Toxicogenomic dose-response models for DNA chips data from rats treated by flutamide
Colomban O. (1)(2), Naudet B. (3), Maucort-Boulch D. (3), Roy P. (3), Girard P. (2)
(1) Université de Lyon, Lyon, France; (2) EA3738 CTO, Faculté de Médecine Lyon-Sud, Université Lyon 1, Oullins, France; (3) Service de Biostatistique des Hospices Civils de Lyon, Centre Hospitalier Lyon Sud, Pierre Bénite, France.
Objectives: To fully characterize testicular toxicity in adult Wistar rats induced by flutamide (FLU), a potent antiandrogen, and to estimate the benchmark doses (BMD) modifying gene expression . To achieve this objective, changes in toxicogenomic responses (gene expression profile) in the testes, whole or fractionated, will be investigated in rats exposed to FLU at different dose levels by oral gavage for 28 consecutive days.
Methods: 42 rats were randomized between 5 different arms: vehicle (control group), 0.2, 1, 6, and 30 mg/kg body weight/day. All rats were exposed to only one dose level. The dose levels were set after taking into account previously published toxicity data generated for FLU on rats exposed for 28 days . For all 43,000 genes tested by DNA chips, the same sequence of hierarchical decision tree was applied to identify potential dose-gene-expression relationship. First, a simple linear model was applied to detect which log of gene-expression were significantly changed from simple baseline. False discovery rate was controlled during this first step. Second, for all significant changes, we applied various non-linear models, assuming homoscedasticity of residual variability: stimulation or inhibition models with exponential, Emax or logistic shape . When change from baseline was found significant, choice between linear and one of the non-linear models was performed using the Schwarz criterion (BIC). The next step was to estimate the BMD. It is usually based on the assumption of homoscedasticity and normality of residuals. Consequently normality of residual distributions was tested using Kolmogorov-Smirnof or Shapiro Wilk test. When normality was not rejected the BMD was the dose level leading to a change in predicted baseline plus k SD, with k >=1 . When residual normality was rejected, a bootstrap with 1,000 replications was used to estimate the corresponding quantile of the distribution.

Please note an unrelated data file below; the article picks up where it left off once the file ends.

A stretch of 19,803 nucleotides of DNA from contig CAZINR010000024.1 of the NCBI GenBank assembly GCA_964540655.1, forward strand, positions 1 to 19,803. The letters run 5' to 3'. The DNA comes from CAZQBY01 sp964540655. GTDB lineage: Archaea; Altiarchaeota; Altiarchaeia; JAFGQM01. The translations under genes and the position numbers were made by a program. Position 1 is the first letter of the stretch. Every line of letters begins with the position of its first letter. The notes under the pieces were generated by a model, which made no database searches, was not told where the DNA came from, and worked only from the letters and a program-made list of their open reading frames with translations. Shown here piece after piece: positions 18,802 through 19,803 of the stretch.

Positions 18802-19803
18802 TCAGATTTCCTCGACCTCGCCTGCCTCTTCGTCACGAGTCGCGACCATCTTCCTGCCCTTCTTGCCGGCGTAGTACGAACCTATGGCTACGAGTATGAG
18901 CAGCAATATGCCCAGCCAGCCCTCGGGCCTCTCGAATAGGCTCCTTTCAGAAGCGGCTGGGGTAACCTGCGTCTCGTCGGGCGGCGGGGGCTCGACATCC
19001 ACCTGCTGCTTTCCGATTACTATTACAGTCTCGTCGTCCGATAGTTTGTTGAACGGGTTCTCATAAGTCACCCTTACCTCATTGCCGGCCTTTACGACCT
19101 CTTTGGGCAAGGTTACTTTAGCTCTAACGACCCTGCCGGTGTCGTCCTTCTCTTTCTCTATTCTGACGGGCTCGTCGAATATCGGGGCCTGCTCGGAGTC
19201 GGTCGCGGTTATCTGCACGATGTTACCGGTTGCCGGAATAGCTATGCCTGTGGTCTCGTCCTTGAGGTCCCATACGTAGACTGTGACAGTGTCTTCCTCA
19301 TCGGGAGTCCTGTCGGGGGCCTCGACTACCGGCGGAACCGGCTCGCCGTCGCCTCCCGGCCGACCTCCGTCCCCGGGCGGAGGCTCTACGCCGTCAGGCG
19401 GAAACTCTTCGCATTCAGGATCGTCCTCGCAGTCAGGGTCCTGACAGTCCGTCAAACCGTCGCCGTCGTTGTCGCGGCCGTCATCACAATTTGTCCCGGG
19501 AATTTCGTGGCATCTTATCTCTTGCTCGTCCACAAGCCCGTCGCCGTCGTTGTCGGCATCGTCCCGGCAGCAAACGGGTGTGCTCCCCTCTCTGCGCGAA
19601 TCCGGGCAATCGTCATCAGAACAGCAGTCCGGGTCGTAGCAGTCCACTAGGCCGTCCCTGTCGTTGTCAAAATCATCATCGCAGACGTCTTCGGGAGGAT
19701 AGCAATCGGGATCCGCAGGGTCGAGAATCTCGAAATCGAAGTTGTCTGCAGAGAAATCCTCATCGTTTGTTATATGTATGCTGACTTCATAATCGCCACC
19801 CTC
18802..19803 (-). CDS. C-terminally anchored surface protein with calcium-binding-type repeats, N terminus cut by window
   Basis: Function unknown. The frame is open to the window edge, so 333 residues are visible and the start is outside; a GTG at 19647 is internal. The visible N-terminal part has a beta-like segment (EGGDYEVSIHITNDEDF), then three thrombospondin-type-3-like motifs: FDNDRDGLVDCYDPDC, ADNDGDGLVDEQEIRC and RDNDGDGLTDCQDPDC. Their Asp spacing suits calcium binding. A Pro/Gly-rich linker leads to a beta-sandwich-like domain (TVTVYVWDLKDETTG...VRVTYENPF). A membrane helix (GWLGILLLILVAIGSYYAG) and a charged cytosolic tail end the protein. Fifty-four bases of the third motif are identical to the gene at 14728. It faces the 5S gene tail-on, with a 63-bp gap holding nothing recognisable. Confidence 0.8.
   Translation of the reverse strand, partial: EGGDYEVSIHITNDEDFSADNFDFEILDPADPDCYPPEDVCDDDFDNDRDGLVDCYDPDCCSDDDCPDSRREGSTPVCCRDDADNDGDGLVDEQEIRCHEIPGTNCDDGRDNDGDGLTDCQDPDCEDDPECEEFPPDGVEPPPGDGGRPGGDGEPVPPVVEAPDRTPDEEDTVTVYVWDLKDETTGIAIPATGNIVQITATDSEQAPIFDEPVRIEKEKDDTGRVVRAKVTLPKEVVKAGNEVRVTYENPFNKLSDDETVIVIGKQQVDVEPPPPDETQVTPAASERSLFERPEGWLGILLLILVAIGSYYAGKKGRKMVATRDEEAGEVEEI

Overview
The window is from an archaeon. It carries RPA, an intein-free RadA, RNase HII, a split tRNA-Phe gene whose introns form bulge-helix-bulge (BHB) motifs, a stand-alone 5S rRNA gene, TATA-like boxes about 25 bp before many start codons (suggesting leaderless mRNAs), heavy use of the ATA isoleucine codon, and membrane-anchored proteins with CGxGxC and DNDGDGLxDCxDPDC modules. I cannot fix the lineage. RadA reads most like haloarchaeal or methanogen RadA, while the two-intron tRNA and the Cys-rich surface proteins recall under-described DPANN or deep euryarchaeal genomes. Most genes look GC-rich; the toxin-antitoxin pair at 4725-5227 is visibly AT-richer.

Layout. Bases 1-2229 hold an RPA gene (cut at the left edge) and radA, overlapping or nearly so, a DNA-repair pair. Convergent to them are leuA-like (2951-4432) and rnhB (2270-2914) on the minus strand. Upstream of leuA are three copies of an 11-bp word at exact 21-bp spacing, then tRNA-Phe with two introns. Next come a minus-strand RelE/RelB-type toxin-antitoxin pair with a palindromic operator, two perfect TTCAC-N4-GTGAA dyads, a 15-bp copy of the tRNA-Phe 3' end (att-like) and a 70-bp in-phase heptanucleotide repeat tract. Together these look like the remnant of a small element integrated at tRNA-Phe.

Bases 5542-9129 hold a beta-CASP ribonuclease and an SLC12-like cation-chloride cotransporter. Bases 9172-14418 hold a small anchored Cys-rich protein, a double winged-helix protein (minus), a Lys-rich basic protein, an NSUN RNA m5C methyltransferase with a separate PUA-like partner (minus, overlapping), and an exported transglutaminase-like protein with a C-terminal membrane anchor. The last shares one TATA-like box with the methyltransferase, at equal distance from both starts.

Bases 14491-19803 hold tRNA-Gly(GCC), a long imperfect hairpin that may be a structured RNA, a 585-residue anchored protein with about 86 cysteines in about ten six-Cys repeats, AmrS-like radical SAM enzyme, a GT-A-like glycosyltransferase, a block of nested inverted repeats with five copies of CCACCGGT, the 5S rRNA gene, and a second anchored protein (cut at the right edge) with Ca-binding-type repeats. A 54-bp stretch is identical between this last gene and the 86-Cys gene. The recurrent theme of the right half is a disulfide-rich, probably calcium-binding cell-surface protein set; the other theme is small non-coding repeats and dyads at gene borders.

Results: A significant linear change from baseline was detected for one sixth of the genes: For 52%, a stimulation model was chosen and for 48% an inhibitory model. Linear and Emax models were the main preferred significant models, while exponential and logistic models were marginal. For most models (>96%), assumption of normality of residuals was not rejected and benchmark dose was estimated as the dose leading to a difference from baseline.
Conclusions: An algorithm has been proposed to model linear and non-linear dose-effect relationship toxicity expressed by DNA chips. The algorithm allows to easily characterizing the benchmark doses for a large set of genes.
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 Benchmark Dose Software (BMDS) Version 2.1, User's Manual Version 2.0, April 30, 2009